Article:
Over the last few posts, I think it’s clear that I’m passionate about creating compelling content as the cornerstone of your marketing plans. However, it’s one thing to create the greatest white paper or blog post but quite another to do it on a regular basis. And, that’s exactly what’s needed in order for your content to resonate with your audience and move them along the sales funnel.
The key is to develop an editorial calendar or publishing schedule just like a newspaper or other media outlet does to make sure they have new, interesting and relevant content on a daily, weekly or monthly basis depending on how often they publish.
The idea for the content publishing schedule formalized for me when I read the book, Content Rules: How to Create Killer Blogs, Podcasts, Videos, Ebooks, Webinars (and More) That Engage Customers and Ignite Your Business by Ann Handley (@MarketingProfs) and C.C. Chapman (@cc_chapman). In addition to some good examples of publishing schedules, I strongly recommend it as a great source of many insights on content marketing.
Here’s my “standard” content publishing schedule that I’ve used in my marketing plans:
For me, I use the time and effort needed to create a piece of content to decide whether it should be published on a daily or quarterly basis. A new white paper every day or week would be amazing but it’s clearly never going to happen even in a company with hundreds of resources, as there are always a number of competing priorities.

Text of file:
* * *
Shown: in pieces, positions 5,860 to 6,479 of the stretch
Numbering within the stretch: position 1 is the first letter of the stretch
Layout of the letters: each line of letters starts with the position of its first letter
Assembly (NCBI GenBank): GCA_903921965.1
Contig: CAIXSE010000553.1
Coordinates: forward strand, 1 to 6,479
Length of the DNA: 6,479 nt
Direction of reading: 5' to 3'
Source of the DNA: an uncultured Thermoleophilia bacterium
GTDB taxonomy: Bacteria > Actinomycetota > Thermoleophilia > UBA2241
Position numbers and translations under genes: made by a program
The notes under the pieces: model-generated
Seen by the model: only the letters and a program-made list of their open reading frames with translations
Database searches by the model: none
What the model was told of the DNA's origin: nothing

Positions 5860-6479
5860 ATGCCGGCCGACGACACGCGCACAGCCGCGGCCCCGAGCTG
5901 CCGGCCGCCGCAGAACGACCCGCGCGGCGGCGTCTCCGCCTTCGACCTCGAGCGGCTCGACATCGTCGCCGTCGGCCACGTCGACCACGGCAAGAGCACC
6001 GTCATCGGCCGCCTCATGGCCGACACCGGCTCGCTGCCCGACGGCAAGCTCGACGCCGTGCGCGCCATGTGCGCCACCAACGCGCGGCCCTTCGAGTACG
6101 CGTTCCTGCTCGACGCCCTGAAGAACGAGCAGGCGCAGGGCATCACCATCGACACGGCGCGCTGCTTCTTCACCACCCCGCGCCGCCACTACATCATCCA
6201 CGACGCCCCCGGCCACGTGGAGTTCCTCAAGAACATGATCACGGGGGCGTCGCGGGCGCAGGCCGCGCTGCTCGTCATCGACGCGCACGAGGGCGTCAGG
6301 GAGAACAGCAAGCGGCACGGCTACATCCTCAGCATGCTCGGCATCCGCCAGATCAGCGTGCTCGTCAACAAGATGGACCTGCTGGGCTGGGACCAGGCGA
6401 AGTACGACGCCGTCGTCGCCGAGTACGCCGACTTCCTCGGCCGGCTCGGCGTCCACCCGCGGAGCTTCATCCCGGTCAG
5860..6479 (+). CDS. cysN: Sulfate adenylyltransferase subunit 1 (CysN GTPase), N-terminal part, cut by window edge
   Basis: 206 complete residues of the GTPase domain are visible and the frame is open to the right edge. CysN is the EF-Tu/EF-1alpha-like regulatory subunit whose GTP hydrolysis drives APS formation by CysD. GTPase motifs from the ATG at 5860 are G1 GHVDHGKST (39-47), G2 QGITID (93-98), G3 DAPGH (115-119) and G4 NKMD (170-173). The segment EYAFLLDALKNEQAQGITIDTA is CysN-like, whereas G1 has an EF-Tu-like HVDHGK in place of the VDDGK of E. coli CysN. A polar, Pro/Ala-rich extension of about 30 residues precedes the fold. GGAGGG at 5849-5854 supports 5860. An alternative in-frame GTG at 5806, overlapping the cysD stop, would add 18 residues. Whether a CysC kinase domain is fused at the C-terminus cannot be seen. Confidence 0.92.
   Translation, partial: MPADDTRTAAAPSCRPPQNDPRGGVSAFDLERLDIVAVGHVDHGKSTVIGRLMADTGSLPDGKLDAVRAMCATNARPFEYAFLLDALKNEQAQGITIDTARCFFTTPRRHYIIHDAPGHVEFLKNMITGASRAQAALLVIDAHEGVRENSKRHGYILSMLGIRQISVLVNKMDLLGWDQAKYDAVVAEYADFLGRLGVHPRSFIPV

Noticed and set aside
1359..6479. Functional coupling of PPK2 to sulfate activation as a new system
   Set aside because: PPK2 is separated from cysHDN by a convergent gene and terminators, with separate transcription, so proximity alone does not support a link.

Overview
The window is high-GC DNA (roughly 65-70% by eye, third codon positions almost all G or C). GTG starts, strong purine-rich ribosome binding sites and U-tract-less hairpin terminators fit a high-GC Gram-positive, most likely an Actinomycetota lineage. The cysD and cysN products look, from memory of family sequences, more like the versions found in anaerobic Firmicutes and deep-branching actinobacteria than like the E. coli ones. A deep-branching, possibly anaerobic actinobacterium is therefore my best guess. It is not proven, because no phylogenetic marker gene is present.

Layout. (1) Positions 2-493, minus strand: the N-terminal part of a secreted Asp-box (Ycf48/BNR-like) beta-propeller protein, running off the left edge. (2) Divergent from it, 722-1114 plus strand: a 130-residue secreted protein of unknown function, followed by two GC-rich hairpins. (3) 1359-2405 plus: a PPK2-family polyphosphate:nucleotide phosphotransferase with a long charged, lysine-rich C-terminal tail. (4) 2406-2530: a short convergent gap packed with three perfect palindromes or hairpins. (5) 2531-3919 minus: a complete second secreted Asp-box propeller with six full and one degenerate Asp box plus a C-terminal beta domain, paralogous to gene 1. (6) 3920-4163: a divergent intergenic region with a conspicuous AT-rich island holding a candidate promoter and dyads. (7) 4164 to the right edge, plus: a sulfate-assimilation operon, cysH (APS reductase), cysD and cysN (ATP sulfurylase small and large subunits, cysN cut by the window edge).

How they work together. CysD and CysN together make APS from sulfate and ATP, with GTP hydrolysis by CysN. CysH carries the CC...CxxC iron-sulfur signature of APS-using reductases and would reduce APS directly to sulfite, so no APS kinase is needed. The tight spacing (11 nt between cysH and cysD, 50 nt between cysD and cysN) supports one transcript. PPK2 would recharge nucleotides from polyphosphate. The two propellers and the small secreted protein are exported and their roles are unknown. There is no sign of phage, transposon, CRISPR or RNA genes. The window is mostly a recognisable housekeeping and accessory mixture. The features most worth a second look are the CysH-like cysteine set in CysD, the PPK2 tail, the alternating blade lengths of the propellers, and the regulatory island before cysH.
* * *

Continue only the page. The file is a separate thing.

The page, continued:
Even with the schedule, there is a lot of work to do and it’s not going to be easy at a start-up with limited resources, especially if you want your content to be compelling. That’s why a concept called Reimagine; Don’t Recycle, that Handley and Chapman discuss in their book is key.
They talk about how you create 10 pieces of content out of 1 piece which is really the only way to come close to meeting my publishing schedule above. To do this, you need to think of each piece that you create as part of a larger whole or if you start with a longer white paper or eBook think about how you can break it up into smaller chunks. Where you start doesn’t matter, but creating content is an ongoing process and you need to take a broader view of the content you create.
In the end, it doesn’t really matter what your content publishing schedule looks like. It can be more or less than what I’ve outlined above. It just needs to be realistic and used as a system that ensures you produce educational, relevant and interesting content on a regular basis.